An idea used as an April Fool's joke could soon be helping save lives.
The sensor could be used in portable travel alarms
Siemens is developing small sensors that can detect a wide variety of odours, opening the door to portable devices that can spot fires or health problems early.
Doctors have long known that trace elements in breath can give clues to a person's underlying health.
The tiny detectors could even be used in cars to stop people taking to the road when drunk.
Dr Max Fleischer and colleagues at Siemens' Corporate Technology division in Munich have been developing the technology behind the sensitive chips.
Dr Fleischer said the work on the sensors won a higher profile after the Siemens PR department issued a April Fool's press release saying the company was working on a mobile phone that could detect how drunk its owner was.
"They didn't know that we were really working on the technology to realise that," he told BBC Radio Five Live.
Some unconfirmed reports have even suggested that the device could be used to monitor bad breath.
The sensors produced by Dr Fleischer and colleagues are about 1 mm square and can be tuned to react to many different gases. The sensors can spot the target gas often when it is present in tiny quantities.
If a gas is present in the air wafted across the detector, it reacts with the silicon substrate of the sensor causing a reaction that can be electronically measured.
Once exposed to ambient air the sensor regenerates ready to be used again.
The sensors small size and power demands mean that they could be used in portable devices, said Dr Fleischer.
He said such portable devices could find a role in healthcare, fire-fighting or to police consumer behaviour.
Doctors have known for a long time that different conditions show themselves in breath long before they become more obvious.
For instance it is known that asthma sufferers, those with cystic fibrosis and some forms of cancer breathe out chemical markers of their condition.
The exhalations of lung cancer victims are known to have higher ethane concentrations than those without the disease.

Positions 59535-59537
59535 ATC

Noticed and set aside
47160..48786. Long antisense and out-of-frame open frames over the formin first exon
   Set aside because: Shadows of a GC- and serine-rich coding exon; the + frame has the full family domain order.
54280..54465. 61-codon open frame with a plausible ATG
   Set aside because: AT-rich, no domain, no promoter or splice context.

The hardware could also help asthma sufferers who also breathe out telltale chemicals.
"The sensor will detect traces of special gases and give an early warning to people that an asthma attack might occur in the next three to four hours," he said.
Other groups of researchers are already producing handheld gadgets that help medical staff diagnose problems using exhalations.
In fire-fighting, the sensors could give warnings much earlier than existing detectors and alarms.
The sensor can spot fires early
"Present day fire detectors measure the temperature or the smoke density," said Dr Fleischer.
"Our sensor gives a warning before the fire really breaks out," he said. "Just like the human nose, it can sense early on if something is smouldering or starting to burn."
Dr Fleischer speculated that the sensors could also find their way into cars to stop people driving drunk.
"This car might decide that the driver is drunk and, for example, refuse to start the engine," he said.
He stressed that such a system would have to be voluntary and not imposed on people.
"It would depend on whether people really want to use it," he said.
Dr Fleischer speculated that in the future travellers might well carry a portable alarm with them that can detect a variety of noxious substances including ozone and carbon monoxide.